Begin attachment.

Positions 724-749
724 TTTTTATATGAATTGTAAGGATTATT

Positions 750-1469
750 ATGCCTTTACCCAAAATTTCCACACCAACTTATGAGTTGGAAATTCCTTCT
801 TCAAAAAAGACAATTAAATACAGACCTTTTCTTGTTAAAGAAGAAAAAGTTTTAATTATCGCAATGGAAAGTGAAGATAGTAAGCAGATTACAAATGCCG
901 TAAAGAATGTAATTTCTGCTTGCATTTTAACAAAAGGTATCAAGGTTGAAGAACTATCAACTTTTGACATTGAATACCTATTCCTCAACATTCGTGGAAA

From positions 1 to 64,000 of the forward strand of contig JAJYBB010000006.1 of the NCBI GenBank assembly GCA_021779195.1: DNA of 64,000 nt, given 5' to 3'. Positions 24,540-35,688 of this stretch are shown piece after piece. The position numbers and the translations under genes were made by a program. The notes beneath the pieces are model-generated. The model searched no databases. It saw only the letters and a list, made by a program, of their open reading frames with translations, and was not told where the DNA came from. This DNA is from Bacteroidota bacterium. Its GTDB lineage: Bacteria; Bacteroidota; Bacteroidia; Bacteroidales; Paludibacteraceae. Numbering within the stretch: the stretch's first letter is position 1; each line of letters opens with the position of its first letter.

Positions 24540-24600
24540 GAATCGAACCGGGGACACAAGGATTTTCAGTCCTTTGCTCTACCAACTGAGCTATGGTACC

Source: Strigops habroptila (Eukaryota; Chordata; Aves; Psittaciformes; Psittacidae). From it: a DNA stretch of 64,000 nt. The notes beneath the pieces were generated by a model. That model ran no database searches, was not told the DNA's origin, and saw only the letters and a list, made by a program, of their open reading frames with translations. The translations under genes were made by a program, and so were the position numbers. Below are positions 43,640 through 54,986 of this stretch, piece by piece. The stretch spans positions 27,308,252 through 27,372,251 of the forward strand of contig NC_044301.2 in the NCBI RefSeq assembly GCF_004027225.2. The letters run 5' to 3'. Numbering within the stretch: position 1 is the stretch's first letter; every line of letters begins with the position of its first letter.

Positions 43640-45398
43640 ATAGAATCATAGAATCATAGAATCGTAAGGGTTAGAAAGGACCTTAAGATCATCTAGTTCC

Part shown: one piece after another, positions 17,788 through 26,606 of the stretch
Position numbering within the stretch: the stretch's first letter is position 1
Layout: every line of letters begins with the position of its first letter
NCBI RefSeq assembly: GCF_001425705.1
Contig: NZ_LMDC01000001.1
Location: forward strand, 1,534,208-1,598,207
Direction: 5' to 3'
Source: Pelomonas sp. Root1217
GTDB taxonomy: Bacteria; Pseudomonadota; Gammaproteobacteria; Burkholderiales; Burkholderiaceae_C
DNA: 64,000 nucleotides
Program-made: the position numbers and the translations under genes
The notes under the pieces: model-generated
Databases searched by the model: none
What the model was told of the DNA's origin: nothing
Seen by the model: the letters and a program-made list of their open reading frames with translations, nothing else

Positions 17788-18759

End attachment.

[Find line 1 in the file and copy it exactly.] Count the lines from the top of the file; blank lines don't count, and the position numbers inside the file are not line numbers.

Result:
Positions 724-749